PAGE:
The Ding Ding features a fairly low roof; Rod did not fit terribly well! The one we rode and others we saw were quite crowded but everybody on them was very friendly and polite so it was quite pleasent.

After the Ding Ding we visit a market that has Jamie's favorite neon sign.

And some cool lanterns.

And what self-respecting market doesn't have a goats head?!

The fish section was remarkably entertaining because the fish weren't all dead. Some fish were chopped up but others were being taken fropm small tanks and tossed live into trays. Every once in a while one of these fish would start thrashing and leaping about it's tray!

However, attracting too much attention is not a wise fish-move. This gentlemen can behead, gut, and scale a fish in around 11 seconds.

In the evening we crossed to the Kownloon side and got our first glimpse of the main skyline lit up. Naturally the Batman Building was outstanding.

By this time we were a little nibblish so we headed over to an area of much signage and small streets and restaurants.

The streets in this area tend to be arranged at angles other than right. This makes keeping your bearings slightly harder!

Hong Kong does have some Chinese touches; along the way to dinner we encountered bamboo scaffolding.

Dinner was very good. So good we didn't have time for taking pictures so you'll just have to imagine it's grandeur.

After dinner we rode the worlds longest escalator (or, more accurately, series of escalators) in search of the bar area Lan Kwai Fong. Apparently the government feels very strongly that people should ride this escalator. So strongly they pay you; at the end of it is a machine that puts HK $2 onto your Octopus card for transit!

On a series of stairs down towards the bar area we encountered a nifty street temple with some cool spiral incense.

Lan Kwai Fong, even on a Wednesday night, was quite lively. We strolled past many crowded bars in search of the ice vodka bar.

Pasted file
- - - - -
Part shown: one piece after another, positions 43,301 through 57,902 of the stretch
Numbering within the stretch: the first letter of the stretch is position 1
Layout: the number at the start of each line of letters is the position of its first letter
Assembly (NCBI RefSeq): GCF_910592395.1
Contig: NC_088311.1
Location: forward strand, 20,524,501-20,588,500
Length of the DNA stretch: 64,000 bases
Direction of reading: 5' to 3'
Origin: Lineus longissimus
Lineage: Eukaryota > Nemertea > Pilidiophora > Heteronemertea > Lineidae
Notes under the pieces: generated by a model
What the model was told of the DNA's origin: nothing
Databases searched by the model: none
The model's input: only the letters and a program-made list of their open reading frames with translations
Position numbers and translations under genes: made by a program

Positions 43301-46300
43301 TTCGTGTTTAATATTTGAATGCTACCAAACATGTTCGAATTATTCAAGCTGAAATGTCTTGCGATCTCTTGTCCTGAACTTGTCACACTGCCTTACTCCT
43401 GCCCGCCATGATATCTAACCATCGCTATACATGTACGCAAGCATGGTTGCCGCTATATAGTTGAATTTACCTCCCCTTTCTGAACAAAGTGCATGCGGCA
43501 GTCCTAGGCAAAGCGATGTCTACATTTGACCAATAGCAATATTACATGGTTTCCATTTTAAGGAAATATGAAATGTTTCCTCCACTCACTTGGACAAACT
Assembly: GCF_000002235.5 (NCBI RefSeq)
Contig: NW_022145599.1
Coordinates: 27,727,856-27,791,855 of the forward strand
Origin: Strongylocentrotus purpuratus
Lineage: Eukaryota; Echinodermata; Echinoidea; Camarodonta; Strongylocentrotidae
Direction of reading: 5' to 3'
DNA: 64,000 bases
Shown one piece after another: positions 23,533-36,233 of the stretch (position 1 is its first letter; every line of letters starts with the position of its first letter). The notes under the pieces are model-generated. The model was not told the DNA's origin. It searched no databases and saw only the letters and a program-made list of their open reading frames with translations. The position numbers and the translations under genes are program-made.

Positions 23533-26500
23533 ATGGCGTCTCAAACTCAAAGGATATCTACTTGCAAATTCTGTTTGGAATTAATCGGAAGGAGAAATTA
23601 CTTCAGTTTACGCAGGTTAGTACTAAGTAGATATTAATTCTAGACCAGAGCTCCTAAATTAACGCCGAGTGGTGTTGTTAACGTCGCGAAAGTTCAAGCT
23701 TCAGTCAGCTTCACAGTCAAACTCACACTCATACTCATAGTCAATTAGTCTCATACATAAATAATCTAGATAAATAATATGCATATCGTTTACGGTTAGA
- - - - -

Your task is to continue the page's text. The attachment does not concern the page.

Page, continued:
Once properly attired, we enjoyed black vodka shots in the cool. We're not sure what the tempreture was inside but compared to the rather warm Hong Kong night it seemed really cold.

The tempreture difference between ice room and outside was sufficient that Rod's glasses activated "panic mode"; going opaque to ensure nothing dangerous or alarming was spotted. Good to know they are peril-sensitive, as per the Hitchikers Guide specs "Peril Sensitive Sunglasses have been specially designed to help people develop a relaxed attitude to danger. At the first hint of trouble, they turn totally black and thus prevent you from seeing anything that might alarm you.".

On January 22nd Rod woke up with some fairly nasty stomach pains. Kal inconsiderately prepared the best breakfast we'd seen in months and Rod was forced to watch everyone eat it. Rod spent the day on the couch, as sick as we can remember him EVER being. Pavan did a bit of wandering around the Discovery Bay area with Kal. In the evening Kal made healing dal. Rod was able to stomach it and the next morning felt WAY better. We're not sure why she waited until dinner to produce the cure but we suspect the same cruel streak that lead her to serve awesome breakfast in front of a sick breakfast lover. In any case, our new plan if we have stomach problems in India is to head directly for Hong Kong and demand healing dal. Probably we should have dried some and put it into pill form to take with us.

On January 23rd Rod was feeling much better. We started the morning with breakfast. To the bemusement of the Indians Rod decided he liked cold dal on toast. After breakfast we headed out solo. Our first stop was Mong Kok. Mong Kok is a kind of market area with TONS of small shops. It was so crowded and littered with neon signs and such that Pavan found it a little overwhelming. We stopped at Pizza Hut (fancy in Hong Kong like elsewhere in China) for a few minutes to allow her to adjust.